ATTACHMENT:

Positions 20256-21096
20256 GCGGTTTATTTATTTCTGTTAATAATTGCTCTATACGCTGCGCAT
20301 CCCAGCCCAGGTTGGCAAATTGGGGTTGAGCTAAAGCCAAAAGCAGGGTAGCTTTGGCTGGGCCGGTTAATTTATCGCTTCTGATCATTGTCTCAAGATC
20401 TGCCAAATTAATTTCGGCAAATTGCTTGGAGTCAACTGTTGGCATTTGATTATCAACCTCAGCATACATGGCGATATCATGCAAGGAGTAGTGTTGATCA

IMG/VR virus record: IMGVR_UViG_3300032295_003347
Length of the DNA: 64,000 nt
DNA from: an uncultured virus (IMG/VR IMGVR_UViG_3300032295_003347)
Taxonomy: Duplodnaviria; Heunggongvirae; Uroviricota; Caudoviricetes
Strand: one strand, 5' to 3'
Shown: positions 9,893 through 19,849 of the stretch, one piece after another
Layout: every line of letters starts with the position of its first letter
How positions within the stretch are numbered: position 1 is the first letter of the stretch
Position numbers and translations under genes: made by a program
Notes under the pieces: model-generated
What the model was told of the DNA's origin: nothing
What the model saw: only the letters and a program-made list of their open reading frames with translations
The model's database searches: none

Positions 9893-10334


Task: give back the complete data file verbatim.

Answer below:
Positions 20256-21096
20256 GCGGTTTATTTATTTCTGTTAATAATTGCTCTATACGCTGCGCAT
20301 CCCAGCCCAGGTTGGCAAATTGGGGTTGAGCTAAAGCCAAAAGCAGGGTAGCTTTGGCTGGGCCGGTTAATTTATCGCTTCTGATCATTGTCTCAAGATC
20401 TGCCAAATTAATTTCGGCAAATTGCTTGGAGTCAACTGTTGGCATTTGATTATCAACCTCAGCATACATGGCGATATCATGCAAGGAGTAGTGTTGATCA

IMG/VR virus record: IMGVR_UViG_3300032295_003347
Length of the DNA: 64,000 nt
DNA from: an uncultured virus (IMG/VR IMGVR_UViG_3300032295_003347)
Taxonomy: Duplodnaviria; Heunggongvirae; Uroviricota; Caudoviricetes
Strand: one strand, 5' to 3'
Shown: positions 9,893 through 19,849 of the stretch, one piece after another
Layout: every line of letters starts with the position of its first letter
How positions within the stretch are numbered: position 1 is the first letter of the stretch
Position numbers and translations under genes: made by a program
Notes under the pieces: model-generated
What the model was told of the DNA's origin: nothing
What the model saw: only the letters and a program-made list of their open reading frames with translations
The model's database searches: none

Positions 9893-10334